The unrest that erupted in late May 2020 started in Minneapolis, my hometown, with the death of George Floyd in police custody. In the protests and riots that followed, Black Lives Matter and Antifa were the shock troops, “police brutality” the rallying cry. It seemed at first an uprising from . . . . Continue Reading »
The idea that one can report on one’s own death is paradoxical, if not preposterous. As Epicurus wrote in his Letter to Menoeceus, “When we exist, death is not; and when death exists, we are not.” To which Woody Allen added the footnote, “I don’t mind dying . . . as long as I . . . . Continue Reading »
For better or worse, it’s an EC world, we just live in it.
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George Frazier had a story about the first time he met John O’Hara. The journalist and clotheshorse Frazier was introduced to the novelist O’Hara while hanging out at a Greenwich Village jazz club. The famously cranky O’Hara looked Frazier up and down before inviting him to have a drink. . . . . Continue Reading »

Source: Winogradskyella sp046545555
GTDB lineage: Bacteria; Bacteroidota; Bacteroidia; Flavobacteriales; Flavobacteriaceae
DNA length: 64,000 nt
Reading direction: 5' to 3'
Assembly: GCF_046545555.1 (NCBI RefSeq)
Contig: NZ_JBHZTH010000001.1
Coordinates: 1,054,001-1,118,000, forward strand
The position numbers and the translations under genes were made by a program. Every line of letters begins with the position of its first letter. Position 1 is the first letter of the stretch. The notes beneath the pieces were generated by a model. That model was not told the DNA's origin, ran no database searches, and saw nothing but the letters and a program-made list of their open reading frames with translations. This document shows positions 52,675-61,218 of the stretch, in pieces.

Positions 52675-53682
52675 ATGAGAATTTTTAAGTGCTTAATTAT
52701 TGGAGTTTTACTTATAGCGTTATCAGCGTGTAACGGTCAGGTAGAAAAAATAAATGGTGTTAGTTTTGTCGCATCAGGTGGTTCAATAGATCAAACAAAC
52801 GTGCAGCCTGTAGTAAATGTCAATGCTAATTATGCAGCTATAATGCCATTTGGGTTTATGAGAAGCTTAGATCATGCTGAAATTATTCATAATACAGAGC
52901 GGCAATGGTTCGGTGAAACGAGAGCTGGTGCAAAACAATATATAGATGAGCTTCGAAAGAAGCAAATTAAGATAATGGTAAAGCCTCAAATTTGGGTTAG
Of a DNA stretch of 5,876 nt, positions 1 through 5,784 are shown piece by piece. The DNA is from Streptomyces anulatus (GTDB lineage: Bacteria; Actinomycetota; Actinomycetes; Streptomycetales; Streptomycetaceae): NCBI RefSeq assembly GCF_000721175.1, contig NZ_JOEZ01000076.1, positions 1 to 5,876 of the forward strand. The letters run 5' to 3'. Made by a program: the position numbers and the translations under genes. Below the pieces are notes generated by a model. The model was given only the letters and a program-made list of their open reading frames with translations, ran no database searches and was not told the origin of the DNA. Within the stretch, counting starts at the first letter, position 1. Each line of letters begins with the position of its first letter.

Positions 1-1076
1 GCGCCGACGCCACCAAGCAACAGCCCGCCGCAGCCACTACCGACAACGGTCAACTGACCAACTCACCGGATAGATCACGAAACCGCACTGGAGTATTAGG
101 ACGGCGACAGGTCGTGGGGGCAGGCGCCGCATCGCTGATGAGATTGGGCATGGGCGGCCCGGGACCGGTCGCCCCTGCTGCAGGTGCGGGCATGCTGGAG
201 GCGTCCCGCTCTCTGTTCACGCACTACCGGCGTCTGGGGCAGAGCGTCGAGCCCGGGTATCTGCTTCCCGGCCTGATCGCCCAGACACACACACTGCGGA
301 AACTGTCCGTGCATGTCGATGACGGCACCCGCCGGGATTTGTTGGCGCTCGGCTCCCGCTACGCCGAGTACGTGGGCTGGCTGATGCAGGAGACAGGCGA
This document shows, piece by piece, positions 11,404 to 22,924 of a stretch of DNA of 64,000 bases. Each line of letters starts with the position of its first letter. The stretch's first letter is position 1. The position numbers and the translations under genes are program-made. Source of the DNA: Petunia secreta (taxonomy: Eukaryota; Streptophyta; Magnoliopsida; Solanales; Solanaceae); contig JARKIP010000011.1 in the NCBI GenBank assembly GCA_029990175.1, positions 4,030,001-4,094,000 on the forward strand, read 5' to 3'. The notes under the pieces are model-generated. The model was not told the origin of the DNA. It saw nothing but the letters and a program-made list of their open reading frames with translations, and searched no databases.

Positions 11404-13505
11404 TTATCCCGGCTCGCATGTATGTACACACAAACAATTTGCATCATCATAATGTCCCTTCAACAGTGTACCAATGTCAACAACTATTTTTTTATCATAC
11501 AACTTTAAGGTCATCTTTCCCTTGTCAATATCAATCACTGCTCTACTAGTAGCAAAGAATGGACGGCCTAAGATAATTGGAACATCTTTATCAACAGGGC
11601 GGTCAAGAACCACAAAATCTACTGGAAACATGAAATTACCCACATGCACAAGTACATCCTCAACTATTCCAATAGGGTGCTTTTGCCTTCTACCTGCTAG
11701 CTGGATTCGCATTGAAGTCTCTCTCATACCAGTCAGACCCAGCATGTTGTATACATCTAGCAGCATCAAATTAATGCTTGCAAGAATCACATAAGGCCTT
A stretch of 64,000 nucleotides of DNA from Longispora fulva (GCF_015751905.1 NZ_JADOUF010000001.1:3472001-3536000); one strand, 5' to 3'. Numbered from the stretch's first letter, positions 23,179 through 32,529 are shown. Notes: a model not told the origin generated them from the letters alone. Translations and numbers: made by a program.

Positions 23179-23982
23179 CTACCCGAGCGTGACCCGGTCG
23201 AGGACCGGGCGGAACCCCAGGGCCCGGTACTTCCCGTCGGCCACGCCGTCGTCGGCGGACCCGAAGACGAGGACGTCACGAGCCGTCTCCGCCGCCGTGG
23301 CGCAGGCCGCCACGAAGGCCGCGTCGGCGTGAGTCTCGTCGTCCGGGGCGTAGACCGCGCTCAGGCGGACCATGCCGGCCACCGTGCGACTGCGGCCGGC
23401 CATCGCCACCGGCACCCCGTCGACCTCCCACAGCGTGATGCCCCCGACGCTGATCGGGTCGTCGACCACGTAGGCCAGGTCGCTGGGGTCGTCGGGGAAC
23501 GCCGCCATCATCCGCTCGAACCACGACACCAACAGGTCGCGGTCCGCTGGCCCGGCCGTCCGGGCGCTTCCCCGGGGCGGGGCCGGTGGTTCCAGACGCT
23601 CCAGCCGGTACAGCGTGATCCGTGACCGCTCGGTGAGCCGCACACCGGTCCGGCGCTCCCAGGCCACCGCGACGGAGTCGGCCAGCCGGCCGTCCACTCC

Writing cannot be taught, as I came to realize after attempting to teach it for thirty years to university students, but it can be learned. One can only teach the mistakes bad writers make and provide examples of what makes good writers good. One cannot teach a love of language, the power of . . . . Continue Reading »
In the annals of monumental sculpture, James Earle Fraser’s equestrian statue of Theodore Roosevelt hardly ranks as a masterpiece. The Rough Rider is portrayed in frontiersman’s garb and flanked by two figures on foot: a Plains Indian and an African tribesman. Prominently sited before the august . . . . Continue Reading »
We do not exercise moral judgment in the same manner in every instance. Broadly, there are three basic situations in the moral life, which require three different ways of thinking. The recent pandemic, and the ensuing reflections on our moral responsibilities as civic leaders and citizens, . . . . Continue Reading »